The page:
families, agencies , social workers teachers, psychologists, politicians etc. Let us consider this quote from Pablo Casals “to the whole world you might be one person, but to one person you might just be the whole world.”
This morning we honor this ONE person, Wayne Miller, for his wonderful accomplishment. May This praise of Wayne’s work give us pause to think of the many children out there who are still in desperate need of saving or at least encountering that ONE person who just might be their whole world at a moment in time.
Congratulations Wayne. We are truly blessed to have met you. Thank you.
G. Wayne Miller:
Thank you, Alisha [Pina, a colleague, friend and great person who is dedicated to social justice]. And thank you, Rhode Island for Community & Justice, for this award. I am humbled and honored.
I especially want to thank Rob, Mary Beth and Dave, who took the chance that someone they had never met -- someone who was just a byline – an enemy of the people, as some have called us! -- would tell their story honestly and with respect.
They took this chance not because they sought personal gain. They took it because they believed their story -- which in essence is the story of many others who have suffered at the hands of an often-inept and sometimes criminally harmful system – might focus attention on a shameful problem that needs fixing. If we can’t take better care of our children, what kind of society are we, really? That is the message of “Saving Rob.”
Like others who have taken that chance with me over the years, Rob, Mary Beth and Dave became my heroes. I stand in admiration of them, not only -- and not primarily -- because they opened their lives to me and, through my newspaper, the public.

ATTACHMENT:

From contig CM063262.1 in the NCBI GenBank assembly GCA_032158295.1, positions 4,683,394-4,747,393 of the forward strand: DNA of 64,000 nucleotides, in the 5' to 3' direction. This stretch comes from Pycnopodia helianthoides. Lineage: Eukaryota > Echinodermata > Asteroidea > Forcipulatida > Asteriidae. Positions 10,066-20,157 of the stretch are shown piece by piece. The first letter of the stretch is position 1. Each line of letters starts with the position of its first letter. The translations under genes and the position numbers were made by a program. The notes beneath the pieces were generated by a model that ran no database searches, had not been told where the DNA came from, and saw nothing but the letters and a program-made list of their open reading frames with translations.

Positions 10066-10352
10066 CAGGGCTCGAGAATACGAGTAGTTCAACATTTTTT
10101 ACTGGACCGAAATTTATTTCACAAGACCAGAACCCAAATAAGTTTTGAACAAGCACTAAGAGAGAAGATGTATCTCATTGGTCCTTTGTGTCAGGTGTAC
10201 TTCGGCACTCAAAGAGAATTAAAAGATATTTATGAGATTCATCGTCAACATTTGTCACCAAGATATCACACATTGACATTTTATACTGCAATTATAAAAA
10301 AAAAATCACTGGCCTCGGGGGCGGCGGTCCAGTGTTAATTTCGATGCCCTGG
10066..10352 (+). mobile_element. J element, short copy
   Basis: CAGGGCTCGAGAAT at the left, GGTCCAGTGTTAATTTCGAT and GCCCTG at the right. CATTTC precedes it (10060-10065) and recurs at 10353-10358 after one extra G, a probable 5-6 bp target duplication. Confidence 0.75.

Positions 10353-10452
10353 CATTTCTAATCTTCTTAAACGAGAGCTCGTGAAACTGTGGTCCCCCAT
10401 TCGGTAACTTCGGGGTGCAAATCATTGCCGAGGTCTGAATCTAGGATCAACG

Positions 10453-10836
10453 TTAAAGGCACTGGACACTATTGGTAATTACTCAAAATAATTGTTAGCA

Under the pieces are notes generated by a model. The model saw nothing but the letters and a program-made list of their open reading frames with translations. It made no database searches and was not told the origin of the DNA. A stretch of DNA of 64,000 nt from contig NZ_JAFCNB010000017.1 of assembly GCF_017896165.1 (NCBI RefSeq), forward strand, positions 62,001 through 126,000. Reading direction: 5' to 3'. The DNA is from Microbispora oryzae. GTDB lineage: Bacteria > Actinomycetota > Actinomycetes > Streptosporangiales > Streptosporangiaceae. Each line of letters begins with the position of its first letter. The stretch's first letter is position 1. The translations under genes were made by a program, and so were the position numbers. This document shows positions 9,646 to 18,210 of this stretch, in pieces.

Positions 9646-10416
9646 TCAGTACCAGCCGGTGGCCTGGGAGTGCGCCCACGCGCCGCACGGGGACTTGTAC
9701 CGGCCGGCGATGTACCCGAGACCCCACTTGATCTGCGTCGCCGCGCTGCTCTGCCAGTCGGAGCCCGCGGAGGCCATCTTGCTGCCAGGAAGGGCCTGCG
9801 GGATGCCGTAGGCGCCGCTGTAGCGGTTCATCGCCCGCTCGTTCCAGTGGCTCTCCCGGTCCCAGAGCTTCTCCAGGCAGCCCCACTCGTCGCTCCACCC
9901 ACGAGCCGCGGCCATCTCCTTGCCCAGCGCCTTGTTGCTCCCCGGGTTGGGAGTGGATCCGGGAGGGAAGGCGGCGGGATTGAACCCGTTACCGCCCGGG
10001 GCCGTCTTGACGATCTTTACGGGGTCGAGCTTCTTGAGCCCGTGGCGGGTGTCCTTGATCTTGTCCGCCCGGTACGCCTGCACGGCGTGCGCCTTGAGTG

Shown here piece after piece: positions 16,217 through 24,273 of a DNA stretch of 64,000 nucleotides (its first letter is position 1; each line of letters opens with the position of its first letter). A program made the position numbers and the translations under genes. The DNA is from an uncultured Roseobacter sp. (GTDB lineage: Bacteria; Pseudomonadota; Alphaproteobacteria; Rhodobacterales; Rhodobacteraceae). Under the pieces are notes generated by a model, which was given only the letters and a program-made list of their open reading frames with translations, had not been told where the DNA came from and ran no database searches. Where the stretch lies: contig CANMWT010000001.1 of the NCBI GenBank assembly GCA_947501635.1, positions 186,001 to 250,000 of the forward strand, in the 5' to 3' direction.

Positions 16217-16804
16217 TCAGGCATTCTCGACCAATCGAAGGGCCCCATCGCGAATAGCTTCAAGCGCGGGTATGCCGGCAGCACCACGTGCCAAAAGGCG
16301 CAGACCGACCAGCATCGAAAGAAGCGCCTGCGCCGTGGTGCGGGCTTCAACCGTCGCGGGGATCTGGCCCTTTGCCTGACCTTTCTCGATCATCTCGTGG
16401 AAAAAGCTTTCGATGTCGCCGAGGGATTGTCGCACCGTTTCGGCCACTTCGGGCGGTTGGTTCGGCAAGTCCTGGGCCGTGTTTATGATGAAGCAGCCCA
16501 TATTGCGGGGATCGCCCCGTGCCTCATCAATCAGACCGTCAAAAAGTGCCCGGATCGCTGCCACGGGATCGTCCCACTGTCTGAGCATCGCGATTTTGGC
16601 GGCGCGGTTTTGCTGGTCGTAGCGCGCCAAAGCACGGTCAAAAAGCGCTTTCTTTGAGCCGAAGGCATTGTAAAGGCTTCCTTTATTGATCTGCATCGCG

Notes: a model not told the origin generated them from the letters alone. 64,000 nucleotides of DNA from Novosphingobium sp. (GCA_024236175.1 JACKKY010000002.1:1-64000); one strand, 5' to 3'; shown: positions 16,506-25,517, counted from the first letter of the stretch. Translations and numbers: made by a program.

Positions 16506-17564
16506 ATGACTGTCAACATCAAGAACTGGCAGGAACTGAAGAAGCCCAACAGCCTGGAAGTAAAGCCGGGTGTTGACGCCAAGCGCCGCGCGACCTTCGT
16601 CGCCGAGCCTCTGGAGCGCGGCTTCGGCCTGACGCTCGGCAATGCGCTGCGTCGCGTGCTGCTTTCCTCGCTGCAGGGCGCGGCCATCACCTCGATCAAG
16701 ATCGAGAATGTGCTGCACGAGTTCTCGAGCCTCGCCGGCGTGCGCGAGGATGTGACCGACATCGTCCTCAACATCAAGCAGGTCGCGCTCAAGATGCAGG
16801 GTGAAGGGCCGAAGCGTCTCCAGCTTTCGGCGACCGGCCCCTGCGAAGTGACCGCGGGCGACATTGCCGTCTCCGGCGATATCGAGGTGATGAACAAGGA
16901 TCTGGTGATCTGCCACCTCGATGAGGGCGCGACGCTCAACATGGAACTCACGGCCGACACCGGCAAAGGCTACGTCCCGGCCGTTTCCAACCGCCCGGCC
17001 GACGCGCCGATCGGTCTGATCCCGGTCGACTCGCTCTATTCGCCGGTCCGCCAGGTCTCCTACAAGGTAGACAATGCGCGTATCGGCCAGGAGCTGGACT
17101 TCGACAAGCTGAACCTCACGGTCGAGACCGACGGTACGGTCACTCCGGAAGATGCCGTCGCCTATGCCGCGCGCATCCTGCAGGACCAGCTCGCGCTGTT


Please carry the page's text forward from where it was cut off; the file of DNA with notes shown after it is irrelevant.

I stand in admiration for their nobility, their courage, their persistence, their faith and their very big hearts. They believe in giving back. In a world that can be dark and dispiriting, they shine and inspire.
I am lucky to know them. We all are.
Finally, let me thank The Providence Journal, which allows me and my colleagues to invest time in social-justice journalism – and it does take time, a lot of time, to do it right. Thanks, John Kostrzewa, for your superb editorial guidance – on this and many other stories over the years. And let me congratulate our new executive editor, Alan Rosenberg, who – if you’ll pardon an Ocean State metaphor -- will be captaining a ship launched in 1829 into the future.
The other winners. Here, here!
Vanessa Toledo-Vickers - Community Award
“Invest in Your Strengths”
Academy for Career Exploration and Latino Public Radio RI
Presenter: Tim Hebert
Casey Nilsson - Print Monthly Award
“They’ve All Come To Look For America”
Rhode Island Monthly
Presenter: Cheryl Ah-Sasah
RIPR Newsroom - Broadcast Radio Award
“Speaking Across Differences”
Rhode Island Public Radio
Jim Vincent - Print Biweekly Award
"Effect of Elections”
The Jim Vincent Show - Providence PEG and CW28
Presenter: Jordan Seaberry
Elisabeth Harrison, John Bender, Chuck Hinman - Advocacy Award
“St. George’s Loophole”
Part 1 Part 2 Part 3 Part 4
Rhode Island Public Radio
Presenter: Peg Langhammer